Surgical Indications and Non-Surgical Remedies for Hysterectomy
Hysterectomy is the surgical removal of the uterus. There are several reasons why doctors recommend hysterectomy for a patient. Hysterectomy can be performed through an open surgery or a laparoscopic surgery.
Surgical indications for Hysterectomy
- Excessive bleeding from the uterine lining during menstruation: This is also called as Dysfunctional Uterine Bleeding (DUB)
- Presence of fibroids in the uterus: Fibroids are benign tumors that grow in the uterus due to hormonal imbalance
- Prolapse of the uterus: The uterus prolapses into the vagina. This is because of multiple child births, which weaken the ligaments causing the uterus to sink into the vagina.
- Cancer: Women who have cancerous tumors in the uterus may also be advised hysterectomy.
If surgery is the option for you, remember to ask the following ten questions to your surgeon.
- Why should I undergo a hysterectomy?
- What are the non-surgical options available for my condition?
- Is an open surgery suitable for me or should I opt for laparoscopic surgery? If laparoscopy is not suitable for me, why?
- What are facilities available in the hospital for an hysterectomy surgery?
- Are the doctors and the para medical staff well experienced to handle the surgery?
- Will I get insurance coverage for this type of surgery, including the other expenses?
- What is the recovery period? How good is the post-operative care, such as wound healing and suture removal in the hospital?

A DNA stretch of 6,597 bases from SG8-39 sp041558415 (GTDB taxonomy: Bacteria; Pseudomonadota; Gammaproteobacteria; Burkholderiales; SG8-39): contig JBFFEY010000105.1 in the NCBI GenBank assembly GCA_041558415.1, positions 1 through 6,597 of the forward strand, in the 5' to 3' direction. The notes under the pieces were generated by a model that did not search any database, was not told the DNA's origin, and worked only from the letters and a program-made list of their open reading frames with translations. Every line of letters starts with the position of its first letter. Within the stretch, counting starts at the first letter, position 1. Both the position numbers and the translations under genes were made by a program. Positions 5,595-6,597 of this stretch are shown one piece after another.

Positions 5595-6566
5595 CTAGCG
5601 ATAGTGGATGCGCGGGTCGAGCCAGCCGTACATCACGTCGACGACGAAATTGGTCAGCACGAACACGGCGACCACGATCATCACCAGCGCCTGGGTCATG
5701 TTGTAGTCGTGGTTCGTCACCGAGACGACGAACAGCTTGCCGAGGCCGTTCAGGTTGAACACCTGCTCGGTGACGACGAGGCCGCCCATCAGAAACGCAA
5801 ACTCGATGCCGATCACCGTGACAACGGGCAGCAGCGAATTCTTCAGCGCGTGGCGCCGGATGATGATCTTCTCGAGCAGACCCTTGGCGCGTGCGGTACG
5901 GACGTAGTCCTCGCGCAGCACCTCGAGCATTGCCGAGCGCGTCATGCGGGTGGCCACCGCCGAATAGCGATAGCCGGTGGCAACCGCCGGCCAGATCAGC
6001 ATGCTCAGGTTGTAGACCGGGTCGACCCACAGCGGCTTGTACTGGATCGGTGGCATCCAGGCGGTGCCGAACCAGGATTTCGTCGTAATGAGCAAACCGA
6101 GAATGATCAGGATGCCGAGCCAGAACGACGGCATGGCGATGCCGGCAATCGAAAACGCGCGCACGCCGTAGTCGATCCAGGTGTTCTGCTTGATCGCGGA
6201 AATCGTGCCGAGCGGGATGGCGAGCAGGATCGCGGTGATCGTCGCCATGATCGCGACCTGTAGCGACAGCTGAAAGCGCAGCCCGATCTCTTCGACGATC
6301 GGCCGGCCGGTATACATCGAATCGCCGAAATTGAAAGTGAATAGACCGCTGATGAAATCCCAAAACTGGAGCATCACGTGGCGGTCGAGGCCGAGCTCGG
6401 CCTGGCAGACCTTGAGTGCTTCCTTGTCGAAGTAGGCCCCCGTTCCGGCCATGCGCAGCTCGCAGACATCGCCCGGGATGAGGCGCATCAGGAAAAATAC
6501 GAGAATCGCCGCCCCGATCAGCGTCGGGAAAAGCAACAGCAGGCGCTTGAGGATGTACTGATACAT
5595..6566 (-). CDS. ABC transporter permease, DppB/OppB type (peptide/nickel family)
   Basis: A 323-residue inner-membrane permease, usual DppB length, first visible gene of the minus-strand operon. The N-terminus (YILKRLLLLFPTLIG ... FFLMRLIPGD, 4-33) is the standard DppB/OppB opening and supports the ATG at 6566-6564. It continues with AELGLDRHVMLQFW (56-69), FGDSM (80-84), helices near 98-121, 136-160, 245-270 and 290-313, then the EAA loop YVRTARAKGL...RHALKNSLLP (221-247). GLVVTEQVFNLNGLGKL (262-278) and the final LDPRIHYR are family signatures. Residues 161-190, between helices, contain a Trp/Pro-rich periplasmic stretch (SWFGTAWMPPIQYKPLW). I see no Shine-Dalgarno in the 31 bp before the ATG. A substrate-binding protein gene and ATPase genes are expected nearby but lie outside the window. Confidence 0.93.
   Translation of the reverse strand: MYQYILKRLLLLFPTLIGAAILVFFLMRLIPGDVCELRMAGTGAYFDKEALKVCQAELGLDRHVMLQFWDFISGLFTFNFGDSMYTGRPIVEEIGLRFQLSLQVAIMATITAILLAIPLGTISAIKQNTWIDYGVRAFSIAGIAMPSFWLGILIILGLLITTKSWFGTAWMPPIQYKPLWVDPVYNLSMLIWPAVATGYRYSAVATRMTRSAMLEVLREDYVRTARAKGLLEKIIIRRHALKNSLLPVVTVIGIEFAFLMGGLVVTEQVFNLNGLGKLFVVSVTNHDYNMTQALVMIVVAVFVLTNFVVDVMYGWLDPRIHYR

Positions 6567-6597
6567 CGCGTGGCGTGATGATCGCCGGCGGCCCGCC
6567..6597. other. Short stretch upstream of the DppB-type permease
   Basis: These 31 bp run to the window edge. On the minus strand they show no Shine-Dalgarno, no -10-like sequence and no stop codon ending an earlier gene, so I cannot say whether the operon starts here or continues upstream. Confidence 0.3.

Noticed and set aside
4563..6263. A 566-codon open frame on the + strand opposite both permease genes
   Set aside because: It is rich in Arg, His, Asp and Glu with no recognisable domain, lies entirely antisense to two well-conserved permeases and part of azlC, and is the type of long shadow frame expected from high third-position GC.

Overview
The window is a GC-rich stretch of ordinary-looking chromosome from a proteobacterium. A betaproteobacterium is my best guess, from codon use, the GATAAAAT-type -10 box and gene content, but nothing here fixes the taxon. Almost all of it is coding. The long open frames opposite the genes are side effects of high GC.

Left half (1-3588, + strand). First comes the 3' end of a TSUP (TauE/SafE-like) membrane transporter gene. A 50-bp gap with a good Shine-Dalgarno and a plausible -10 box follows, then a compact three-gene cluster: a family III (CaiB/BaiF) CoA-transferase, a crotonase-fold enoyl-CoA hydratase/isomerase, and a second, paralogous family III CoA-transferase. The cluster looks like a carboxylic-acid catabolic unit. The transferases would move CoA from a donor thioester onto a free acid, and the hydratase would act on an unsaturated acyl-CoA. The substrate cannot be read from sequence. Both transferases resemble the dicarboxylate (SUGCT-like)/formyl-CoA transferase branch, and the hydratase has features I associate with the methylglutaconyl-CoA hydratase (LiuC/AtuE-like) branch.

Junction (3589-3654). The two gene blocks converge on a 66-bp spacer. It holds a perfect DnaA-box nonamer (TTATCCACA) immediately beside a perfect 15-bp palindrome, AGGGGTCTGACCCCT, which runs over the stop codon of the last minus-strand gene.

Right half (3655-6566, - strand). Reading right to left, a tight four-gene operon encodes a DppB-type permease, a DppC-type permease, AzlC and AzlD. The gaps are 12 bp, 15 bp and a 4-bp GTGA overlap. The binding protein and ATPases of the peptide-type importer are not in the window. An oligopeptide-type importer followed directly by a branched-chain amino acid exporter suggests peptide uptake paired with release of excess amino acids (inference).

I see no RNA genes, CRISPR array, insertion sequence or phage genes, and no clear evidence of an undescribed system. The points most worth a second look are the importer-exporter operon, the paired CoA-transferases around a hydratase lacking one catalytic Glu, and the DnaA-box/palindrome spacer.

- What are the changes that I can expect in my body after the surgery, if my uterus and ovaries are removed and how will it affect my quality of life?
- Will the surgery affect sexual life with my partner?
- What are the complications of hysterectomy in the long run?
Seek clarity regarding all the above questions before you consent for the surgery.
Non-surgical remedies are available for all the surgical indications listed for performing hysterectomy.
DUB: Laser therapy is used to destroy the lining of the uterus to prevent recurrent bleeding, anemia and related problems.
Uterine prolapse: In cases of prolapse of uterus, laparoscopic repositioning is suggested if the patient is unwilling for a surgery. The procedure involves placing a mesh to reposition the uterus back into the abdomen and preventing it from sliding down into the vagina.
Fibroids: For women suffering from fibroids, the Department of Interventional Radiology uses angiogram catheters to block uterine arteries and their branches that feed the fibroid. The growth of the fibroid gets regressed because of the lack of blood supply.
Cancer in the uterus: If cancerous growth is present in the uterus and if the patient wants to preserve her uterus for child birth, then chemotherapeutic drugs are provided to contain the cancerous growth. Selective removal of the tumor also helps in preserving the uterus.
It is best advised to consult your doctor before you opt for any of the non-surgical remedies.